Evolution of languages

by oldlightnewshite 12 Replies latest watchtower beliefs

  • oldlightnewshite
    oldlightnewshite

    Here's an interesting tidbit from the Yahoo website, about the evolution of languages, all threading from a common ancestor about 8,000 years ago. Could be a good thing to talk about to help family members realise ttatt...... Tower of babel my arse.

    http://uk.news.yahoo.com/english-language-began-turkey-180502182.html

  • Leolaia
    Leolaia

    This does not concern all languages, only those in the Indo-European family. I'm surprised at the time depth of 8,000 years, that's greater than earlier estimates.

  • Sulla
    Sulla

    Not really useful: the counter is too easy. Thus: well, sure language has developed over time; the important thing to note is that they all have a common origin. In this case, Turkey, which is not far from the Tower of Babel. So, this is more of a confirmation of what weve been saying rather than a problem.

  • Leolaia
    Leolaia

    That's an uninformed counter. There is absolutely no evidence that all languages originated in Mesopotamia in c. 2250 BC; indeed the linguistic evidence is flatly against it. As I pointed out, the article only concerns the Indo-European language family which just so happens to have originated geographically near the ANE. What about other language families which had their Urheimat nowhere near Mesopotamia? There are many in the Americas and Asia, as well as Africa. They also have similar time depth: the Austronesian family originated in Taiwan about 6,000 years ago. We know this from both archaeological evidence (pertaining to the migration of the Austronesian-speaking peoples into Taiwan and then into Indonesia and the Pacific) and linguistic evidence (the majority of Austronesian languages come from just one branch of Proto-Austronesian, all the other major early branches are Formosan languages, and the closest relatives of Austronesian are the Tai-Kadai languages in Southeast Asia). The situation is similar with the Indo-European languages. The cladistic analysis given in the new Science article has all non-Anatolian Indo-European languages branching off in a single branch (iirc the Proto-Indo-European laryngeals are preserved only by the Anatolian languages), the time depth required to connect the various branches together is about 8,000 years, and the migration of younger daughter families through Europe and South Asia point to an Urheimat in Anatolia (Turkey):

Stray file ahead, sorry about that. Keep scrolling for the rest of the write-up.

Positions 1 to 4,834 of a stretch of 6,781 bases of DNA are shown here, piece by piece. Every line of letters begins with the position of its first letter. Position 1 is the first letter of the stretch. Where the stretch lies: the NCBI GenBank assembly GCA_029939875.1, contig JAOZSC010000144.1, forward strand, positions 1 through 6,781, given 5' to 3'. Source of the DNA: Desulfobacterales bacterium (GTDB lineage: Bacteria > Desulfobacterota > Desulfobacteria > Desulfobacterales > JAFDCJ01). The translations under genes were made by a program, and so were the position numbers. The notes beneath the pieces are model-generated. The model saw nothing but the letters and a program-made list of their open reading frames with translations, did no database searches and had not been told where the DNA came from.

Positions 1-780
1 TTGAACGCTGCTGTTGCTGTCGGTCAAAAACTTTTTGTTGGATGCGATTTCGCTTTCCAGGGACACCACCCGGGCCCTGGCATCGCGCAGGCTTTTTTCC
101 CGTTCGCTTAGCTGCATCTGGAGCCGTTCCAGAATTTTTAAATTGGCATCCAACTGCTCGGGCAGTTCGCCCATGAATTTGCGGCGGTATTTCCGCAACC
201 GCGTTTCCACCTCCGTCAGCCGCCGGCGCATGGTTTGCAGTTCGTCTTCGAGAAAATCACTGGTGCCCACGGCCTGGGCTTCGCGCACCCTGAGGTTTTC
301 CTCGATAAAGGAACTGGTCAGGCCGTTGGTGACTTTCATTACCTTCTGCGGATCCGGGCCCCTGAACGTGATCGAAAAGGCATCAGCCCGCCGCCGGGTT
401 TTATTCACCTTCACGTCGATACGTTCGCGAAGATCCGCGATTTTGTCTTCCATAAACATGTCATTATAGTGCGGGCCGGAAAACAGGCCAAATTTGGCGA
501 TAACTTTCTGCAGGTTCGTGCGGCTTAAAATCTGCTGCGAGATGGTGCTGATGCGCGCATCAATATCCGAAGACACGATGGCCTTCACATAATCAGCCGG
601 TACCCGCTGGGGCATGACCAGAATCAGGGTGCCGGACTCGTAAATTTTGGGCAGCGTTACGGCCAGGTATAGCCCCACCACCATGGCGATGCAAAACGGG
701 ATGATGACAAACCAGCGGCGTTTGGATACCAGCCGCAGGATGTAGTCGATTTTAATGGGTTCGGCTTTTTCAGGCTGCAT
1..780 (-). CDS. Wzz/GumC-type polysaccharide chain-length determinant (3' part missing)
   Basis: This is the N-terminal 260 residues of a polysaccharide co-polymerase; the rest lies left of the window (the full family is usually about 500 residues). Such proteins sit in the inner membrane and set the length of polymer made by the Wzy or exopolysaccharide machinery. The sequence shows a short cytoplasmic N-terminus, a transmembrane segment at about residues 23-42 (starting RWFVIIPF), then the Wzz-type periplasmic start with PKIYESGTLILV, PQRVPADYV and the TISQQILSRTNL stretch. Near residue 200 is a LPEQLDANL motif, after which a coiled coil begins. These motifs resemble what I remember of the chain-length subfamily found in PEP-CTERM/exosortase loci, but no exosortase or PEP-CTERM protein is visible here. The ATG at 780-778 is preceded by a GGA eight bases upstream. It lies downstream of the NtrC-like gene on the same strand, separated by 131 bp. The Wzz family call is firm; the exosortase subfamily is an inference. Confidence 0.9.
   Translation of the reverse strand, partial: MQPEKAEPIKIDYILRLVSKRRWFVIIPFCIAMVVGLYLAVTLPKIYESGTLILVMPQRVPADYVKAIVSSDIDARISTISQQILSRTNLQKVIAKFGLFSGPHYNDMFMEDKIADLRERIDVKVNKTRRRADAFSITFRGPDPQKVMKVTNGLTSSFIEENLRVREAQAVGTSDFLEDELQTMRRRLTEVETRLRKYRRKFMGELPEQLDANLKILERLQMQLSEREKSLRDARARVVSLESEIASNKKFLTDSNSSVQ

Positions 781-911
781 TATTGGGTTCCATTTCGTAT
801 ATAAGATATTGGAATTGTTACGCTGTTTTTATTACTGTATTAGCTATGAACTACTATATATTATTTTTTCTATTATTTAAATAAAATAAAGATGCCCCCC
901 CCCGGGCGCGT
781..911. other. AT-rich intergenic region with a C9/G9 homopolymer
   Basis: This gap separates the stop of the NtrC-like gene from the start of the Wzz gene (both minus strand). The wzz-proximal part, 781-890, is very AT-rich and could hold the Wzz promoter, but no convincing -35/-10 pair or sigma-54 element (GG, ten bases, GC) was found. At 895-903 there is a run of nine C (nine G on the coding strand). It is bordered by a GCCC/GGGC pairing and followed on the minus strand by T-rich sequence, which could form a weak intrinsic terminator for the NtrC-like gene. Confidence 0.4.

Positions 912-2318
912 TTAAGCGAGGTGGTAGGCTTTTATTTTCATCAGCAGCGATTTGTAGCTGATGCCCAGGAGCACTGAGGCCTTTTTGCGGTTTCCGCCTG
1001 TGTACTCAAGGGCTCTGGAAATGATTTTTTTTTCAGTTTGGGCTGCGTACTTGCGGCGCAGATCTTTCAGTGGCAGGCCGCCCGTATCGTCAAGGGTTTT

We can see that around 2250 BC, there were multiple Indo-European families already in existence, including multiple Anatolian languages. The earliest written evidence of Hittite (in the Akkadian texts from K├╝ltepe) dates to around 1850 BC, and this was just one of many Anatolian languages. And this doesn't even count all the other languages that were attested before 2250 BC. In Mesopotamia itself, we have evidence of Akkadian (a Semitic language) as far back as 2600 BC (in the form of PNs) and Sumerian (a language isolate) as far back as 3100 BC. Outside of Mesopotamia, the earliest written evidence of Egyptian goes back to 3400 BC. Akkadian, moreover, was only a form of East Semitic and was a daughter language of a prior Proto-Semitic. A similar analysis for Proto-Semitic done in 2009 points to an origin around 3700 BC:

    And Proto-Semitic was itself a daughter language within a larger Afro-Asiatic family; ancient Egyptian was itself a cousin. Dates for the breakup of Proto-Afro-Asiatic vary considerably because the evidence is less clear on account of the great time depth; estimates range between 16000 and 7500 BC, with most converging around a date c. 11000 BC. Then there is the unsettled question of whether Proto-Afro-Asiatic was itself part of a larger Nostratic language family (with Proto-Indo-European as a younger cousin of Proto-Afro-Asiatic). If such a language existed (and the question is controversial), then the date of Proto-Nostratic would take us back into the Pleistocene epoch.

  • Sulla
    Sulla

    Aren't most JW counters uninformed? Great visuals!

  • jgnat
    jgnat

    I am fascinated with language migration. Hungarian doesn't figure here, does it? I was told it is an orphan languge.

  • Leolaia
    Leolaia

    No, Hungarian belongs to the Uralic family of languages (which include Estonian and Finnish). Proto-Uralic has a similar time depth as Proto-Indo-European, and the Nostratic hypothesis regards Proto-Uralic, Proto-Indo-European, Proto-Afro-Asiatic, and other protolanguages (including Proto-Dravidian and Proto-Kartvelian) as descended from an original Proto-Nostratic.

  • slimboyfat
    slimboyfat

    I was thinking about learning Gaelic. But then sometimes I wonder what is the point if it is a dying language. Might it just be a political statement?

  • jgnat
    jgnat

    Here's the map I found on wikipedia for the Uralic languages. I see where that idea may come from. Hungarian does not share the same roots as the romance languages next door.

    xUralic distribution

  • Leolaia
    Leolaia

    Here is the cladistic analysis (from 2009, published in Science) for the Austronesian languages:

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